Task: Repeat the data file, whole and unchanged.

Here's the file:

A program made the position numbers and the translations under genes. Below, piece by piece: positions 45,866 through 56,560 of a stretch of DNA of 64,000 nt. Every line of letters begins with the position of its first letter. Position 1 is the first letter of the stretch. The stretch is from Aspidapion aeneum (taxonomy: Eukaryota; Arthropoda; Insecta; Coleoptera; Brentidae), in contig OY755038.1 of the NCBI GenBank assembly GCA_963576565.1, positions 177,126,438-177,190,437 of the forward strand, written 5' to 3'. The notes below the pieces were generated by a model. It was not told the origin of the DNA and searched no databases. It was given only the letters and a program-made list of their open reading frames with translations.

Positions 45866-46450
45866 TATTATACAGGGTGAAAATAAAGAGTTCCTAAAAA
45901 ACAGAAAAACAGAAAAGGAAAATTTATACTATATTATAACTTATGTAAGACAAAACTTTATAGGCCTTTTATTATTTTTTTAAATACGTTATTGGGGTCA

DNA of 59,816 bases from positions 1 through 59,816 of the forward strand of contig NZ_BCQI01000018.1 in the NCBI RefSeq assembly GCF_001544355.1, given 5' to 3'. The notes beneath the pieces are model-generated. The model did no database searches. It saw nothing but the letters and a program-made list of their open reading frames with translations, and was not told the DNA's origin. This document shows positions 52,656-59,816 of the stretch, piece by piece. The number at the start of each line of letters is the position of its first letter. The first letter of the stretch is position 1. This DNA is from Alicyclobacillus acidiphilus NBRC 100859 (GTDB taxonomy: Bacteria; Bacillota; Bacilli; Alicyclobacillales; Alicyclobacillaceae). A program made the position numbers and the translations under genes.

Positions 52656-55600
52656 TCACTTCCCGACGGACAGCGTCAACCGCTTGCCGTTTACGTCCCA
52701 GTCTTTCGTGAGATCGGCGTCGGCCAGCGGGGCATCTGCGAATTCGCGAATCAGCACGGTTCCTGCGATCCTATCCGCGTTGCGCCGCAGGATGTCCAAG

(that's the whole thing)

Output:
A program made the position numbers and the translations under genes. Below, piece by piece: positions 45,866 through 56,560 of a stretch of DNA of 64,000 nt. Every line of letters begins with the position of its first letter. Position 1 is the first letter of the stretch. The stretch is from Aspidapion aeneum (taxonomy: Eukaryota; Arthropoda; Insecta; Coleoptera; Brentidae), in contig OY755038.1 of the NCBI GenBank assembly GCA_963576565.1, positions 177,126,438-177,190,437 of the forward strand, written 5' to 3'. The notes below the pieces were generated by a model. It was not told the origin of the DNA and searched no databases. It was given only the letters and a program-made list of their open reading frames with translations.

Positions 45866-46450
45866 TATTATACAGGGTGAAAATAAAGAGTTCCTAAAAA
45901 ACAGAAAAACAGAAAAGGAAAATTTATACTATATTATAACTTATGTAAGACAAAACTTTATAGGCCTTTTATTATTTTTTTAAATACGTTATTGGGGTCA

DNA of 59,816 bases from positions 1 through 59,816 of the forward strand of contig NZ_BCQI01000018.1 in the NCBI RefSeq assembly GCF_001544355.1, given 5' to 3'. The notes beneath the pieces are model-generated. The model did no database searches. It saw nothing but the letters and a program-made list of their open reading frames with translations, and was not told the DNA's origin. This document shows positions 52,656-59,816 of the stretch, piece by piece. The number at the start of each line of letters is the position of its first letter. The first letter of the stretch is position 1. This DNA is from Alicyclobacillus acidiphilus NBRC 100859 (GTDB taxonomy: Bacteria; Bacillota; Bacilli; Alicyclobacillales; Alicyclobacillaceae). A program made the position numbers and the translations under genes.

Positions 52656-55600
52656 TCACTTCCCGACGGACAGCGTCAACCGCTTGCCGTTTACGTCCCA
52701 GTCTTTCGTGAGATCGGCGTCGGCCAGCGGGGCATCTGCGAATTCGCGAATCAGCACGGTTCCTGCGATCCTATCCGCGTTGCGCCGCAGGATGTCCAAG